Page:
Determined to make more direct contact with their son, they made an appointment to see Robert Brown, a British man who staged events across the globe to communicate with spirits. He also held private meetings. He was to be in New York that fall.
In September, Dave survived two heart attacks. A month after bypass surgery, they rode Amtrak to see Brown. The author dazzled them with details about Nick, which they believed were personal and intimate and true. How could he know these things? As the session was ending, Brown added: Your son wants me to tell you that the show must go on.
Joanne and Dave were thunderstruck. There seemed no earthly way Brown could have known Nick’s final words to his father, except from Nick? They left the appointment elated and utterly convinced their son is a living spirit. They strolled Manhattan, laughing and weeping, until landing at a deli, where they ate like ravenous castaways.
• • •
Melanie’s mother, Chris, walked her daughter slowly through the darkened house, trying to take away the pain. The hospital had sent Melanie home early. Chris was a nurse and convinced them she could handle the dreadful, painstaking work of changing bandages and cutting away decaying skin. But when the morphine wore off, the pain became a livid scream inside Melanie’s body, radiating from nowhere and everywhere.
Chris led her daughter, whispering, crying with her. It would be OK. One day, it would be OK.
Chris had to try to believe that, too. She had stayed above water while taking care of Melanie in the hospital, was able to keep at bay the almost certain death of her son. But then she came home to see Mark’s car in front of the house, towed from The Station, and finally it was real. Her grief swallowed her, and she had to be carried into the house.
She ached for her daughter now, needed to take care of her. And so they shuffled through the house, down the corridor bridging the bedrooms, around the family room, lap after lap until the sun came up.
They would get stronger pills for Melanie’s pain, but they didn’t help with the agonizing reality crystalizing in her head. Her brother and fiance were gone. When she had let go of his hand in the club, she had a flash that it might be forever. And now it plainly was.
She woke mornings, replaying the moment. She loathed herself for getting out so easily, berated herself for not finding John and Mark in the choking, scorching madness and leading them out. She spoke aloud to Mark, asking from his bed if he could hear her.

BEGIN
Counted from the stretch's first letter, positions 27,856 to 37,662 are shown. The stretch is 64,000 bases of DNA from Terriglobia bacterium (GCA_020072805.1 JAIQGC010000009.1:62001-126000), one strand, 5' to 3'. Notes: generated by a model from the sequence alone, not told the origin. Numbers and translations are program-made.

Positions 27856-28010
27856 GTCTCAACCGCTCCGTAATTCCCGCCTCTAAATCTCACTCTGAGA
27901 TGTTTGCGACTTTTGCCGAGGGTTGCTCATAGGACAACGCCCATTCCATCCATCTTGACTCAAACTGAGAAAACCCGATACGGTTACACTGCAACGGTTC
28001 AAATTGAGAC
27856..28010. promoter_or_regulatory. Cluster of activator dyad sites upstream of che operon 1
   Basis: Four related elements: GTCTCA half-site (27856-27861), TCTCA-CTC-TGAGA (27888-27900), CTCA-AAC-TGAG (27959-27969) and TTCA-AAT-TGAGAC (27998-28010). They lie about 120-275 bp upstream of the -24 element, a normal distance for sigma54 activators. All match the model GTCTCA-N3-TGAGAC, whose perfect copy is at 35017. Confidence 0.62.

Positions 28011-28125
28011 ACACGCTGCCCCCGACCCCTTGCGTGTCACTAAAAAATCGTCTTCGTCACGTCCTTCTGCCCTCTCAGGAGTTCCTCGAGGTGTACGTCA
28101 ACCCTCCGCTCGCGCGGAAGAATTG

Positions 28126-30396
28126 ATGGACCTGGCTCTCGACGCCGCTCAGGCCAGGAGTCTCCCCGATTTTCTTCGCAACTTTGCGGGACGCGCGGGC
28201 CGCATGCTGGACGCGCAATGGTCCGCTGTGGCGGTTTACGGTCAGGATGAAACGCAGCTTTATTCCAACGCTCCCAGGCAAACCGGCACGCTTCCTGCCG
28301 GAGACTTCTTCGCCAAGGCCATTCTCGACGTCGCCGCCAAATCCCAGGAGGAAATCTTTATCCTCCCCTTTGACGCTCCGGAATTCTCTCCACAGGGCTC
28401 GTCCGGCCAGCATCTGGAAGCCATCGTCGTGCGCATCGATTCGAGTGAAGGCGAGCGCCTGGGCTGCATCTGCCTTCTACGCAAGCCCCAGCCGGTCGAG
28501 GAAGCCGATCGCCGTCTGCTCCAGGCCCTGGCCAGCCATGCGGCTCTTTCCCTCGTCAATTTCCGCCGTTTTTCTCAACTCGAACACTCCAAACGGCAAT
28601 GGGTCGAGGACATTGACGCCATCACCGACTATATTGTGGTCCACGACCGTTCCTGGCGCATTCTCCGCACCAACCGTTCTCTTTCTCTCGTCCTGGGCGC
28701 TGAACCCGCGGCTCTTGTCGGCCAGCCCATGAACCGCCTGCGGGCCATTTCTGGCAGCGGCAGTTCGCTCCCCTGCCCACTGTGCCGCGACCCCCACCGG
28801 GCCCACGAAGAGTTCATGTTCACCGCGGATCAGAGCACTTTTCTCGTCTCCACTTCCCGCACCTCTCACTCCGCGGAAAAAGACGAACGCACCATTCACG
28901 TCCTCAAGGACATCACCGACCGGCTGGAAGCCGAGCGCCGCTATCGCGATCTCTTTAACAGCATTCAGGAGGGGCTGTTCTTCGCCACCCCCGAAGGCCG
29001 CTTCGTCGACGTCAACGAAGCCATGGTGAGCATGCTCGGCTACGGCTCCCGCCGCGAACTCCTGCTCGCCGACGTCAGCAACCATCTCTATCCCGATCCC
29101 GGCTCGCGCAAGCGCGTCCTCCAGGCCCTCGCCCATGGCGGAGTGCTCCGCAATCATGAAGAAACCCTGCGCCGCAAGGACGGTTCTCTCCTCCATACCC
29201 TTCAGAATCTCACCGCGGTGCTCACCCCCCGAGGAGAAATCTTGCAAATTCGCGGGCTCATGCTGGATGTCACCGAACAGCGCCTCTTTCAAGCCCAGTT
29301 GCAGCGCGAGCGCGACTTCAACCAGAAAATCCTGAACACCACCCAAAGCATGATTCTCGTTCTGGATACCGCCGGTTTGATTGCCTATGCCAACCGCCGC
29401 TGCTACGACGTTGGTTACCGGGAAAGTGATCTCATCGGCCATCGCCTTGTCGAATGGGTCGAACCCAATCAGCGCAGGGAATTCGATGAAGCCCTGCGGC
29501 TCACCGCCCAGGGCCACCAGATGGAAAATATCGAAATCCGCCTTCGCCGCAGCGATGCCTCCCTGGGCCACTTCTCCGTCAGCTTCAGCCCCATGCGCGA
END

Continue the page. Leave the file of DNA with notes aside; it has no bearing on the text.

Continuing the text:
On the other side of the wall, Chris would wake from restless sleep and realize all over again that her son was dead, the blow knocking the wind out of her each time. But Melanie needed her, and she would force herself from bed.
They could fill a day treating and dressing the burns and doing it again a few hours later, Melanie leaning over their kitchen table, beneath a big framed photograph of her and Mark in high school. Moving slowly, Chris would lift the yellowish-white parts of each blister with forceps and snip away with scissors. She would slather on antibiotic cream and skin-loosening ointment, bandage Melanie’s back, wrap her hands and fingers with gauze.
Chris took comfort in a sweater of Mark’s, inhaling the fading scent of his once-heavy cologne. Sometimes, she went out to the site of the fire. She thought maybe she could feel his presence in the place where he last lived. She bought bags of tea candles and lit them, retreated to her car to watch them flicker.
She and Melanie talked, replaying the fire, trading stories about the boys. How John, in a wheelchair then, had rolled up to Melanie that first week in school, bowed, kissed her hand. How Mark couldn’t pass anyone he loved without reaching out to pat or hug them, how even his friends learned to kiss and hug his parents goodbye.
And as Chris had done in the hospital, she stood over the sink and kneaded her fingers through Melanie’s hair, lathering, rinsing, releasing more of that horrible stench. It was a weekly ritual, the smell persisting, until Melanie could stand it no more and cut off her hair.
• • •
As time passed, Joanne and Dave say, Nick sent signs every day. Each brought a feeling of relief, like when any child checks in with his parents.
“Thanks for checking in, Nick,” Joanne says out loud. “I love you.”
The family trained itself to refer to Nick in the present tense.
Nick is, not was.
Sometimes one of them slips up with the past tense. The offender will apologize, “Sorry, Nick!”
In 2004, nearly a year after the fire, the family celebrated Nick’s birthday at Chelo’s restaurant. They saved an empty seat at the long table for the birthday boy. That was where they told the wait staff to put the cake, and the staff and the family all sang Happy Birthday.Continued...